Fastest electric cars in the world
Electric power is the future of clean, zero-emissions motoring, but it also has the happy byproduct of making cars go very fast indeed.
With a relative lack of moving parts and almost instant access to peak power from a standstill, high-performance electric drivetrains are giving even the most powerful internal-combustion efforts a run for their money.
From supercars to hypercars, and racing cars to land-speed record holders, the most powerful electric cars in the world regularly boast power outputs of over 1,000bhp and sub-two-second 0-62mph times.
If half of these models can make production with decent ranges and usability, the future of high-performance motoring could shift from its traditional norms quicker than anyone could have expected.
Read on to see some of the fastest cars in the world, past, present and future.
It’s not on sale yet, but the Tesla Roadster – the second car to carry that name for Elon Musk's company – looks set to be a force to reckoned with for all supercars, electric or otherwise. The claimed figures speak for themselves: 0-62mph in 1.9 seconds, 0-100mph in 4.2 seconds, a standing quarter mile in 8.9 seconds and a top speed of around 250mph. Power is yet to be revealed, but torque is expected to sit at an incredible 10,000Nm.
Set to go on sale in 2020, the Roadster will be powered by three electric motors and a 200kWh battery that should give an effective range of 620 miles – although we imagine that figure will drop dramatically if you plan to use every last drop of the car’s remarkable performance. Read the latest Tesla Roadster news.
La Jamais Contente
Not technically available to buy today, or indeed at any time in the last century, the very first fast electric car was this: La Jamais Contente ('The Never Satisfied'). Built in Belgium and holder of the world land speed record in 1899, it was the first ever car to exceed 62mph (100kmh). And exactly how fast did La Jamais Contente go? Just 66mph.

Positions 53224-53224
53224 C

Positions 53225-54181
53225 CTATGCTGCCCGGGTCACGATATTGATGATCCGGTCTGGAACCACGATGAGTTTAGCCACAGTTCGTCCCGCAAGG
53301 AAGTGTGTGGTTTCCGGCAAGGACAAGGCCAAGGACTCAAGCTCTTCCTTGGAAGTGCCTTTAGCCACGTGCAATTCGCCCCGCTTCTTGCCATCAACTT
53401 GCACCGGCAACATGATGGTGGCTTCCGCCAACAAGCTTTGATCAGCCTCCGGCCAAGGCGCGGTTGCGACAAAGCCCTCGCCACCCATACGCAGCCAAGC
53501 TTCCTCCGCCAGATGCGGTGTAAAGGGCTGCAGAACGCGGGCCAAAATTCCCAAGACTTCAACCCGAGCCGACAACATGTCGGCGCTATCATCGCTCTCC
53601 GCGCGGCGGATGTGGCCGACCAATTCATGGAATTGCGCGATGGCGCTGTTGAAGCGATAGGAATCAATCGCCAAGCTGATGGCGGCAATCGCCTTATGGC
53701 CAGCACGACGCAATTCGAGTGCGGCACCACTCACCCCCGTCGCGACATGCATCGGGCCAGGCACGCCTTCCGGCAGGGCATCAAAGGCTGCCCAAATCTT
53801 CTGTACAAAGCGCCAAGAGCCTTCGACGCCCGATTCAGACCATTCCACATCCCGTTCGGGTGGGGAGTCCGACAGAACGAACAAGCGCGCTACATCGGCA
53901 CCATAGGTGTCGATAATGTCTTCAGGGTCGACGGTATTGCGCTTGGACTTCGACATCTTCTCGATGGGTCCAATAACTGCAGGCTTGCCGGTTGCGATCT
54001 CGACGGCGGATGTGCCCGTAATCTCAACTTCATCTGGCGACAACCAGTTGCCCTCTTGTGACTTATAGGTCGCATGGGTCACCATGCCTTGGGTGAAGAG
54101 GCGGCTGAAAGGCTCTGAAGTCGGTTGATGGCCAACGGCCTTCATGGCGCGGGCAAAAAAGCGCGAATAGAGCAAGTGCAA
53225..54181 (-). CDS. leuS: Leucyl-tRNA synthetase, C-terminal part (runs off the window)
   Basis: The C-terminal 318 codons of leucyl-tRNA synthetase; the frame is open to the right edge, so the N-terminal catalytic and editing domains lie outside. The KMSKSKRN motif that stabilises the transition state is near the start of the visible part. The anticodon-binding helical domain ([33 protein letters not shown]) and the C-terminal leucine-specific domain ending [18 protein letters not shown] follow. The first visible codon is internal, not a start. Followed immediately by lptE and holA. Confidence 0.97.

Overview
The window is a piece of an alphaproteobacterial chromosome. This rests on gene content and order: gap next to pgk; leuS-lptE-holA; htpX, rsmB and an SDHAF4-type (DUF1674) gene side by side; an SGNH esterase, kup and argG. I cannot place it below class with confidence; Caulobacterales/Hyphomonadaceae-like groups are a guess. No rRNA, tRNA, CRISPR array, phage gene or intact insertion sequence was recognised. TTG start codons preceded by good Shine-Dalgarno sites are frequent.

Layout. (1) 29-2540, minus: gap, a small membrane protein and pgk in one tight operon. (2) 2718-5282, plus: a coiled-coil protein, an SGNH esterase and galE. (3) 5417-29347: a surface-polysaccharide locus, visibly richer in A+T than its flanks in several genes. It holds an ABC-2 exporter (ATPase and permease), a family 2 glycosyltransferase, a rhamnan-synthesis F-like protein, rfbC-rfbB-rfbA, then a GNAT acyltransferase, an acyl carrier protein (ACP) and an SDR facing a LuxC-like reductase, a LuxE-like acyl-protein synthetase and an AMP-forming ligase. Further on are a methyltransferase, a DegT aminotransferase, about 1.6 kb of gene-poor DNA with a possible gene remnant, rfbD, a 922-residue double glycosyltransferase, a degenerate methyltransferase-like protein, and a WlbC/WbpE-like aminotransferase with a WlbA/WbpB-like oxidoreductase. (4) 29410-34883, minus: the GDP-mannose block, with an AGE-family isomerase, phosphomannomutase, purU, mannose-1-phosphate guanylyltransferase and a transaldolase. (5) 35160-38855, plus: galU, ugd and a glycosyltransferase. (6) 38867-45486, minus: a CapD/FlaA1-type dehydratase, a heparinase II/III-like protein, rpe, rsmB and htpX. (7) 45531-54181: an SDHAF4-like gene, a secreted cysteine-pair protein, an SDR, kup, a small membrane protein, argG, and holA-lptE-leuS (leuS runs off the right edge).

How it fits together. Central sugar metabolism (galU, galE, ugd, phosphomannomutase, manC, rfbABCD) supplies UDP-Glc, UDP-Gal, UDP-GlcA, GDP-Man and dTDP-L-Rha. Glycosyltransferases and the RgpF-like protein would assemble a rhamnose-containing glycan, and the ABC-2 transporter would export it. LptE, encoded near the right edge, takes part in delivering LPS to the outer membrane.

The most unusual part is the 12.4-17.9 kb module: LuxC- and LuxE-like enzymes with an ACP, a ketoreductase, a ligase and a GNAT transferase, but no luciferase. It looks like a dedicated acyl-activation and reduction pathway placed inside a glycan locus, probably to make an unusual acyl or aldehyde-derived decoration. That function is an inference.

The car’s record was beaten in 1902 by a steam-powered machine that managed 75mph; a petrol-powered car held the record after that by improving the speed by 1mph, and the rest is (mainly petrol or steam-powered) history. Incidentally, today’s electric land speed record sits at 341.4mph, set in 2016 by the Buckeye Bullet 3 featured lower down on this list.
The latest product from the Croatian manufacturer – made famous by Grand Tour presenter Richard Hammond’s high-profile crash in 2017 – the Rimac C_Two is the replacement for the Concept One, designed afresh from the ground up. Power comes from four in-wheel motors that combine to produce 1,888bhp and 2,300Nm of torque.
Performance is suitably impressive: 0-62mph takes 1.85 seconds and the top speed is 258mph. The C_Two has a 120kWh battery that gives 400 miles of range, while an 80% charge can be achieved in just half an hour with a rapid charger.
With a powertrain provided by Rimac, the Pininfarina Battista boasts some extraordinary performance figures that are unsurprisingly similar to those of the C_Two. Foul electric motors combine to produce 1,873bhp and 2,300Nm of torque; 0-62mph is said to take less than two seconds, with 0-186mph dealt with in just 12 seconds.
A top speed of 217mph isn't quiet as extreme as the C_Two, but buyers are unlikely to care: the gorgeous bodywork has been crafted by a company responsible for some of the prettiest Ferraris ever made. The Battista might just be up there with the best of them. Read the latest Pininfarina Battista news.
Aston Martin Rapide E
The first all-electric Aston Martin – excluding the classic electric conversions the company is doing, starting with the DB6 Volante – is this, the Rapide E. Based on the petrol Rapide, the E takes that car’s luxurious, sporty GT character and adds an electric powertrain. It was developed in conjunction with Williams Advanced Engineering and features a 65kWh battery and electric motors making 602bhp.
Acceleration will be impressive, with 0-60mph taking less than four seconds and the 50-70mph overtaking sprint completed in just 1.5 seconds. A top speed of 155mph is claimed. Just 155 examples of the Rapide E are to be built at the company’s factory in St Athan, South Wales; it’s expected to arrive in 2019, costing around £250,000. Read the latest news about the new Aston Martin Rapide E.